As the drums resound and cymbals clash, the brilliantly colored curtain begins to quiver in the lamplight. An eerie howl resounds from behind the curtain as a towering crown of shimmering gold and jewels emerges above it.

    At last the owner of the glimmering headdress shows his face, covered with a brilliant melange of green, black, red, and white designs. His eyebrows quiver, his eyes roll, and an evil smile curls his painted lips. Long silver fingernails trace elaborate patterns, while the bulky red costume bounces over intricate steps. The singers begin their mournful tune, describing the fantastic deeds of demons and deities. The audience is already entranced. Kathakali dance drama has begun to weave its spell.

    About 600 local spectators were privileged last September to see the Kathakali dance drama, a rare and complex art form developed from ancient Sanskrit theater traditions in the south Indian state of Kerala. A troupe of fifteen dancers, singers, and artists, hailing from the world-renowned arts institution, the Kerala Kalamandalam, graced Ann Arbor for several days, offering lecture- demonstrations and a full length performance of the operatic drama, "Dusshaasana Vadham," at Rackham auditorium.

    Kathakali dance drama is one of India's most remarkable performing arts. An operatic spectacle involving pantomime, abstract dance, singing, instrumental accompaniment, and elaborate, stylized costumes and makeup, it is truly a multimedia presentation. Kathakali, which literally means "story play," was developed in the 17th century in Kerala as a courtly dance drama enacting mythic stories of the Hindu gods and goddesses. Based on the ancient Sanskrit theater tradition outlined in the second- century treatise, Natya Sastra, Kathakali has incorporated elements of older theatrical styles such as Kutiyattam and Krishnanattam, as well as influences from the rich tradition of possession performances found throughout the region. These latter ritual traditions emphasize blood sacrifice, orchestral drumming and spirit possession by fierce deities who are worshipped with dancing and story-telling. Although Kathakali has always been conceived of as a form of theater, not a possession ritual, the original performances took place over many nights in temples as a sacred offering. Today, Kathakali has become increasingly a commercial entertainment, condensed to a few hours and presented in theaters. Still, the original vitality and artistry of the ancient tradition is manifest.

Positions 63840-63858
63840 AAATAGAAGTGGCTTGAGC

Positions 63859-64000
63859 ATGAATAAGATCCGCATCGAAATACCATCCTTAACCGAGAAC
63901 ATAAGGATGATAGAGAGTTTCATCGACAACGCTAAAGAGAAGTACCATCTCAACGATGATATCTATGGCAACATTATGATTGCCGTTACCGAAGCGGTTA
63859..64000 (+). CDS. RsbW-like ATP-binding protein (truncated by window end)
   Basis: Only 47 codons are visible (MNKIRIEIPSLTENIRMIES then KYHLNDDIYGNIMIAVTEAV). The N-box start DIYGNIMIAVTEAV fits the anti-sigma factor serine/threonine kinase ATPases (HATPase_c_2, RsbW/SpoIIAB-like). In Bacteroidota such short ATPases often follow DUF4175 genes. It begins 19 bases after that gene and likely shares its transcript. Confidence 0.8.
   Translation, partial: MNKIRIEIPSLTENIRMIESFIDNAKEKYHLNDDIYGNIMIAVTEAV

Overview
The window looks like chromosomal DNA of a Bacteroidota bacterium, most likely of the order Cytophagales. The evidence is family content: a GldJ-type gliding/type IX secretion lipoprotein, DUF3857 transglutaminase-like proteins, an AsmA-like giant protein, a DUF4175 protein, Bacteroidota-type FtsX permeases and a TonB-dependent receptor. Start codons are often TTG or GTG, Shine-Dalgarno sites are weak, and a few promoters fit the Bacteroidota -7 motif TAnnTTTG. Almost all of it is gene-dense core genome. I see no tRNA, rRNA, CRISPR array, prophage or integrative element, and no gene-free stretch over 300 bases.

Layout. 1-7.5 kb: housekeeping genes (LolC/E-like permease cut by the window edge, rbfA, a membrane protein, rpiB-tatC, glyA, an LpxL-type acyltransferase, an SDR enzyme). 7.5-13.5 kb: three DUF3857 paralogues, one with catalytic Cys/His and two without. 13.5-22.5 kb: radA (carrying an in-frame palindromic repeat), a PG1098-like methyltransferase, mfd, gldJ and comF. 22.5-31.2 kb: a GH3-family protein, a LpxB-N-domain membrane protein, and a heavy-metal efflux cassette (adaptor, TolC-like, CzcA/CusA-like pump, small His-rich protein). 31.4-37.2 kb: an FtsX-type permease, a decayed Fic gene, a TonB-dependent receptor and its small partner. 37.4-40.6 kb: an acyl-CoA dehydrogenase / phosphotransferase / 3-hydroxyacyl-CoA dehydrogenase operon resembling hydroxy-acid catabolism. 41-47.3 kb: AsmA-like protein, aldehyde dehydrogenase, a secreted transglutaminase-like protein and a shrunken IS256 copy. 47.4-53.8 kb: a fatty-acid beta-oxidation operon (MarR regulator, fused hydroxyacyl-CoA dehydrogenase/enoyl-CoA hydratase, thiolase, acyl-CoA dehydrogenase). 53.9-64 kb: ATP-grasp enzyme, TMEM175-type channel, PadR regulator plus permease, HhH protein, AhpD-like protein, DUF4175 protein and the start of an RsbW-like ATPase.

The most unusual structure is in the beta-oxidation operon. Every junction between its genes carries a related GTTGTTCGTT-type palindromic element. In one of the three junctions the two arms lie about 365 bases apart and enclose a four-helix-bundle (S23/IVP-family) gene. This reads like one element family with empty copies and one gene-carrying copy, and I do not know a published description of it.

The training of a Kathakali artist takes up to twelve years of full-time effort, and involves complete mastery of all the body's muscles, as well as a fundamental reshaping of the body achieved through vigorous massage. Every emotional mood and subtlety of expression can be conveyed through facial and hand gestures, which employ a language of signs encompassing over a thousand words and parts of speech. The actors do not speak, but mime their thoughts and speeches through gesture, while singers emote and enact the actual lines of the text to the accompaniment of cymbals and drums. The drums provide intricate sound effects as well as the rhythmic base of the vigorous dancing. All parts in Kathakali are traditionally played by men, including female roles.

    The costumes and makeup of Kathakali are among the most elaborate in world theater, requiring upwards of three hours to put on. Color plays an important iconic role in identifying the inner qualities of the various characters. Green facial make-up indicates noble, virtuous heroes and divine beings. Good, gentle characters like women, rishis and pious brahmins have a simple pale, flesh-colored or beige make-up. The "knife" characters, antiheroes who combine royalty with evil, have green and red facial make- up, with white blobs on the nose and forehead. "Beards" (red or black) represent characters dominated by base passions like fury, stupidity and treachery. Demonesses wear black make-up, black costumes, and are equipped with fangs and large hanging breasts.